Qmed Staff

November 19, 2013

3 Min Read
TAVR Skepticism Grows as Edwards Touts Potential of Its Sapien 3 Platform

The Sapien 3 could be used in a broader range of patients than earlier TAVR products introduced internationally.

The Sapien 3 could be used in a broader range of patients than earlier TAVR products introduced internationally.

Edwards Lifesciences (Irvine, CA) is in the news after The Heart Hospital Baylor Plano used the company's Sapien 3 heart valve for a transapical approach in a patient. The latest phase of this clinical trial, dubbed Partner II, could provide elderly patients who are poor candidates for surgery a second lease on life. The device could be used in a wider range of patients than the first two Sapien product generations and could enable greater accuracy in positioning.

Despite the advances in the Sapien platform (and other TAVR technologies such as Medtronic's CoreValve and Boston Scientific's Lotus), some question whether such valves are the best strategy for patients already too old or sick for conventional heart surgery. When transcatheter aortic valve replacement technology debuted, it was widely heralded as a game-changing technology. While many are optimistic of TAVR technology's potential, skepticism surrounding the technology is growing. As John Mandrola recently explained on Medscape:

Percutaneous valves: Really? I can't see it yet. Step back and look at this therapy with a wide-angle lens. Taking a frail elderly patient to the lab, inserting a huge stiff device through a tortuous femoral/iliac artery, then squishing the aortic valve and jimmying in a mechanical valve does not impress me as terribly innovative. The mitral-clip devices present a similar scenario: if a frail patient is too frail for heart surgery, how much difference will it make to marginally reduce the MR jet? I hate to sound unimaginative here, but what the elderly patient with valvular disease "needs" most from cardiologists are much bigger doses of Hoosier common sense. Someone needs to look away from the echo and look at the person considered for such furious treatment. We look foolish when we overtreat the elderly.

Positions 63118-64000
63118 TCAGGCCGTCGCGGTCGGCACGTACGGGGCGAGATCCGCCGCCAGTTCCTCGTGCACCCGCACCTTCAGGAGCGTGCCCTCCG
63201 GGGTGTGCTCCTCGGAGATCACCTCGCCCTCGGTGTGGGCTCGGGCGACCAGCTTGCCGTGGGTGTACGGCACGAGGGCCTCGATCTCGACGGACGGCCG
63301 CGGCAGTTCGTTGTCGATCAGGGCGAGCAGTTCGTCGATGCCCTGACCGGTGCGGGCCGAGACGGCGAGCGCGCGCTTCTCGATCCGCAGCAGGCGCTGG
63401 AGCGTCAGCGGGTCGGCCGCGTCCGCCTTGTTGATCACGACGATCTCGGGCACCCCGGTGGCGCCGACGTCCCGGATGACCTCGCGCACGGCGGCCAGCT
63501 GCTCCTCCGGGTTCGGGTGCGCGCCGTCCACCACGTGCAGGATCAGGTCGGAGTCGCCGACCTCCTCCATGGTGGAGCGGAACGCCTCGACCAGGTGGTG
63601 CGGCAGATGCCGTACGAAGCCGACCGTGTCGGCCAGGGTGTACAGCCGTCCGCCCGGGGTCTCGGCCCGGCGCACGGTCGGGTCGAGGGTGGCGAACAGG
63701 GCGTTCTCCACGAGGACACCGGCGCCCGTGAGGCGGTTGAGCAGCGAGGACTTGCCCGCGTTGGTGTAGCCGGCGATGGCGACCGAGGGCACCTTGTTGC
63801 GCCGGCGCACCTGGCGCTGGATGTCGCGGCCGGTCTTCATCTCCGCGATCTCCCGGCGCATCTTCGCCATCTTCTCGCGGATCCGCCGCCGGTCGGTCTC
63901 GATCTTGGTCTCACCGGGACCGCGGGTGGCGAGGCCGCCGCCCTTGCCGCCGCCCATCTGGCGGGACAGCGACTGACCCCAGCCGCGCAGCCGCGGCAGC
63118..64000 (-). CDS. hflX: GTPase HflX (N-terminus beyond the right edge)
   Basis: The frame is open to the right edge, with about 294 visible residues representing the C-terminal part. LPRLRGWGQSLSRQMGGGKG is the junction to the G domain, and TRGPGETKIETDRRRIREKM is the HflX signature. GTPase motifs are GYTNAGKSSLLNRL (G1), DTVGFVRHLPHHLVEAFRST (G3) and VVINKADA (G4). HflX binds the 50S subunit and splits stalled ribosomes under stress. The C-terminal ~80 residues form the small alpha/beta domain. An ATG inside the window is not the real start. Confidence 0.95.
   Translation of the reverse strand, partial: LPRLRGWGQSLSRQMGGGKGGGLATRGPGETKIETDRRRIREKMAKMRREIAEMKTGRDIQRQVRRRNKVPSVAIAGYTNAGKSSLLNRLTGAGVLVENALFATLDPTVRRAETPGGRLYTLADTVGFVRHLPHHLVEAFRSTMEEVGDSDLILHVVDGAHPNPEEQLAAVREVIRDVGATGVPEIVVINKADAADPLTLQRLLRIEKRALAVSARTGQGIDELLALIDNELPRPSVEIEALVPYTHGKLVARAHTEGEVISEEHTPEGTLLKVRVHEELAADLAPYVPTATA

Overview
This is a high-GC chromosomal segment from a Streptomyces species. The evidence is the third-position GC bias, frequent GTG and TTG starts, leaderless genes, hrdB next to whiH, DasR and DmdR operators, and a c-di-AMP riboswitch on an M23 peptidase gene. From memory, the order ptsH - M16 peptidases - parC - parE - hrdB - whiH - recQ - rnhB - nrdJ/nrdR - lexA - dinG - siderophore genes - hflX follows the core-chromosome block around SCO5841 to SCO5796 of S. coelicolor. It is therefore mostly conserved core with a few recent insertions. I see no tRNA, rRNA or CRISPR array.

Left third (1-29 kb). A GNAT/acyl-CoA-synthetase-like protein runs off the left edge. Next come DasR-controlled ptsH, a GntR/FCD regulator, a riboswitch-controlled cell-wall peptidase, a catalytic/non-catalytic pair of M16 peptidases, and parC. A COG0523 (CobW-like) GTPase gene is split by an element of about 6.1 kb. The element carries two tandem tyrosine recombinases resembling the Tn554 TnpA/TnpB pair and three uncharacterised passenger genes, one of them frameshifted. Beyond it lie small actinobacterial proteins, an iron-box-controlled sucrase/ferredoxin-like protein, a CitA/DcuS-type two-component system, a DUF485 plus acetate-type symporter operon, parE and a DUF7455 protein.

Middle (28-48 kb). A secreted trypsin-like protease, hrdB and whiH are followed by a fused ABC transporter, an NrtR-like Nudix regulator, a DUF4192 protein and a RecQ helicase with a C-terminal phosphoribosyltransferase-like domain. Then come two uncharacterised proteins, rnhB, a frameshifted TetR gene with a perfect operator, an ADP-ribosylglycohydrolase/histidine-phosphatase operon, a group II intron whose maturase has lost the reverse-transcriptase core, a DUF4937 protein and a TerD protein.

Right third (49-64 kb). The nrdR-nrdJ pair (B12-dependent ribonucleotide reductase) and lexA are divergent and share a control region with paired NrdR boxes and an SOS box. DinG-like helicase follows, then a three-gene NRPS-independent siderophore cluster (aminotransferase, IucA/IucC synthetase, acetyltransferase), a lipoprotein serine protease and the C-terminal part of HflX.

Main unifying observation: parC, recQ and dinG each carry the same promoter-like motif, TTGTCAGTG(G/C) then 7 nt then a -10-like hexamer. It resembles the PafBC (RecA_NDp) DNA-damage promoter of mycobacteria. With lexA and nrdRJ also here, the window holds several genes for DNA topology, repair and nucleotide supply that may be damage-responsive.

Still, future generations of TAVR technology could help boost device performance, making it suitable for a broader patient population in the United States and elsewhere. Edwards, which is still the only game in town in the United States when it comes to TAVR, has received an Investigational Device Exemption (IDE) from regulators at the FDA for its third-generation Sapien 3 TAVR device. This IDE was then used by Edwards to launch a clinical trial of the device.

By late September, Edwards was able to land FDA approval of the implant for patients who didn't qualify for surgery. While an earlier approval of the device did cover transfemoral and transapical approaches, the late-September approval didn't reference approved delivery methods. Based on this regulatory approval, the device became available for approximately one-third of inoperable patients suffering from aortic valve stenosis.

The new TAVR device was designed to lower the risk of vascular injury and cut the incidence of paravalvular regurgitation. The device is built on a cobalt-chromium stent platform that has bovine pericardial leaflets and polyethylene terephthalate sealing cuffs.

Edwards is facing litigation related to its introduction of the first-generation Sapien in the United States. A class action lawsuit alleges that Edwards oversold the the Sapien's market potential and made light of physicians' concern related to the complexity of implanting the valve.

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